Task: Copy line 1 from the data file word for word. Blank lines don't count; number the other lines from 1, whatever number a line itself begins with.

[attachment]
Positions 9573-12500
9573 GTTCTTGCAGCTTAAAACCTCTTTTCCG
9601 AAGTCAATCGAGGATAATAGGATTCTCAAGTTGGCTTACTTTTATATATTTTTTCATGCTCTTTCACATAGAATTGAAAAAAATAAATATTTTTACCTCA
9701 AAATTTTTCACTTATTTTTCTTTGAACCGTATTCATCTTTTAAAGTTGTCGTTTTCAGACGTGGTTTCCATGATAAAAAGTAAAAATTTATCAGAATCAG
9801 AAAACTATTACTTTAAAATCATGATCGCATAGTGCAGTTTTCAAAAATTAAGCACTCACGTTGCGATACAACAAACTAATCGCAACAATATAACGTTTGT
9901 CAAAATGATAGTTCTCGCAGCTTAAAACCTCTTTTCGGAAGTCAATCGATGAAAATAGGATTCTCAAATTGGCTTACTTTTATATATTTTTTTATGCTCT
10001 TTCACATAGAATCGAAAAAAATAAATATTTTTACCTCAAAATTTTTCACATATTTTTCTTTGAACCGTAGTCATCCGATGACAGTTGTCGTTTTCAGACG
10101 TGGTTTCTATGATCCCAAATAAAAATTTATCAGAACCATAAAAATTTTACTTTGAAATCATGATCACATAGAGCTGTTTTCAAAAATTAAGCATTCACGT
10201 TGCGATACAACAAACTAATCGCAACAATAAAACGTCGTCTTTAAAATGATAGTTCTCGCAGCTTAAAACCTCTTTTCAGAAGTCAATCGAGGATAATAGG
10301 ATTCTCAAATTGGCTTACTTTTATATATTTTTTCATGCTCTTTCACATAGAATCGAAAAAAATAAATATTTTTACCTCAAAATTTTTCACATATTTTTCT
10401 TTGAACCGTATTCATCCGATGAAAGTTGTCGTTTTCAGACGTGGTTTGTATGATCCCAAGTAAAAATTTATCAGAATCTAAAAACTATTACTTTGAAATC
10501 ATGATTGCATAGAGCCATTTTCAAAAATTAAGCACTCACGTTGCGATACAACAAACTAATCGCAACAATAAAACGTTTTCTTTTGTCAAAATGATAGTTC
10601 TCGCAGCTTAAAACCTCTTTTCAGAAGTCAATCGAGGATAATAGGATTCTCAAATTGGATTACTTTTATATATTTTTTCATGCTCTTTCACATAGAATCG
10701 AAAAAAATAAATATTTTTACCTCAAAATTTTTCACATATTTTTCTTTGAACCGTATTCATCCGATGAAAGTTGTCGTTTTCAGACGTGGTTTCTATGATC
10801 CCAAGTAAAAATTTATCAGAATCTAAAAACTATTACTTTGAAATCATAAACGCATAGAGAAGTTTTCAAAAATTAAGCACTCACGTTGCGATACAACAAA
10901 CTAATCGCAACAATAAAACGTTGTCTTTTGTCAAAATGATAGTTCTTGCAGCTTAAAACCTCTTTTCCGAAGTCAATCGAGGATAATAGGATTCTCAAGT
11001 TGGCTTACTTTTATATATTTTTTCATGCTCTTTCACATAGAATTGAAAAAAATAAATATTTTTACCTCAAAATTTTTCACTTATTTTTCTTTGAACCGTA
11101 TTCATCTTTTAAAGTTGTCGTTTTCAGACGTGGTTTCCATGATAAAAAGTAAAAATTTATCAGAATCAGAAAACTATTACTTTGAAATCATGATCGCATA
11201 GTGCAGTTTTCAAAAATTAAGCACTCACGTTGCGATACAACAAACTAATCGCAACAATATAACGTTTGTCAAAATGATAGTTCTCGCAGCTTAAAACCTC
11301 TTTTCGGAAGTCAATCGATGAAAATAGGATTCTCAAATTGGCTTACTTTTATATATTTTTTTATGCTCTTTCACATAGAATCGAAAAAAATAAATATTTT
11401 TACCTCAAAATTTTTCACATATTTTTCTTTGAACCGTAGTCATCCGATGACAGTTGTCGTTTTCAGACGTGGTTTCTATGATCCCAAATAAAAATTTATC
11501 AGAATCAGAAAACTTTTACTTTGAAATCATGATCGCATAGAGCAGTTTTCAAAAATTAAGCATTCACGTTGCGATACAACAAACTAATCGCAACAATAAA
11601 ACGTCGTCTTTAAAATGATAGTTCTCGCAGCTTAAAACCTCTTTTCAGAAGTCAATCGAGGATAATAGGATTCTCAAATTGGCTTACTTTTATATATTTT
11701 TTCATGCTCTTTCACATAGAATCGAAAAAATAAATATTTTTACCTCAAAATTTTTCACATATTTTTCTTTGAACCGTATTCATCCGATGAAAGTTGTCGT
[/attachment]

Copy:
Positions 9573-12500